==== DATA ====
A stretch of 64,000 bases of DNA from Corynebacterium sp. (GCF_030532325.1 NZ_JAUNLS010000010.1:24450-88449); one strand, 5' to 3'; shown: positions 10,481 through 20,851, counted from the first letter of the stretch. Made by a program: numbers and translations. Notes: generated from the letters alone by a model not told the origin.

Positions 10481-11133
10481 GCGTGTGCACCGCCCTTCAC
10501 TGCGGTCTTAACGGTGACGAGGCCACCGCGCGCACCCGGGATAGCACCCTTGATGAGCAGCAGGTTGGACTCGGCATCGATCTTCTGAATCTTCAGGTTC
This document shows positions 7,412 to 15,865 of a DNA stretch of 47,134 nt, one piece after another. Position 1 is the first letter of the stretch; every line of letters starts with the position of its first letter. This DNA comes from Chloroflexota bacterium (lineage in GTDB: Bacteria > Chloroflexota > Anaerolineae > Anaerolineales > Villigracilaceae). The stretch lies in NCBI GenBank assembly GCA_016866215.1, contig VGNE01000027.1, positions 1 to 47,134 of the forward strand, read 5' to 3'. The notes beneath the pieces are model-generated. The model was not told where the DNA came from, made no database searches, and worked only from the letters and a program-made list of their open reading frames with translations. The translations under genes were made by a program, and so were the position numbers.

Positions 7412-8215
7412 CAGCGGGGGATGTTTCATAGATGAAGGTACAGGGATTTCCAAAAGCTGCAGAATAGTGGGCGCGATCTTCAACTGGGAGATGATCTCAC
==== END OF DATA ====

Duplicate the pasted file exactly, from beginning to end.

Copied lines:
A stretch of 64,000 bases of DNA from Corynebacterium sp. (GCF_030532325.1 NZ_JAUNLS010000010.1:24450-88449); one strand, 5' to 3'; shown: positions 10,481 through 20,851, counted from the first letter of the stretch. Made by a program: numbers and translations. Notes: generated from the letters alone by a model not told the origin.

Positions 10481-11133
10481 GCGTGTGCACCGCCCTTCAC
10501 TGCGGTCTTAACGGTGACGAGGCCACCGCGCGCACCCGGGATAGCACCCTTGATGAGCAGCAGGTTGGACTCGGCATCGATCTTCTGAATCTTCAGGTTC
This document shows positions 7,412 to 15,865 of a DNA stretch of 47,134 nt, one piece after another. Position 1 is the first letter of the stretch; every line of letters starts with the position of its first letter. This DNA comes from Chloroflexota bacterium (lineage in GTDB: Bacteria > Chloroflexota > Anaerolineae > Anaerolineales > Villigracilaceae). The stretch lies in NCBI GenBank assembly GCA_016866215.1, contig VGNE01000027.1, positions 1 to 47,134 of the forward strand, read 5' to 3'. The notes beneath the pieces are model-generated. The model was not told where the DNA came from, made no database searches, and worked only from the letters and a program-made list of their open reading frames with translations. The translations under genes were made by a program, and so were the position numbers.

Positions 7412-8215
7412 CAGCGGGGGATGTTTCATAGATGAAGGTACAGGGATTTCCAAAAGCTGCAGAATAGTGGGCGCGATCTTCAACTGGGAGATGATCTCAC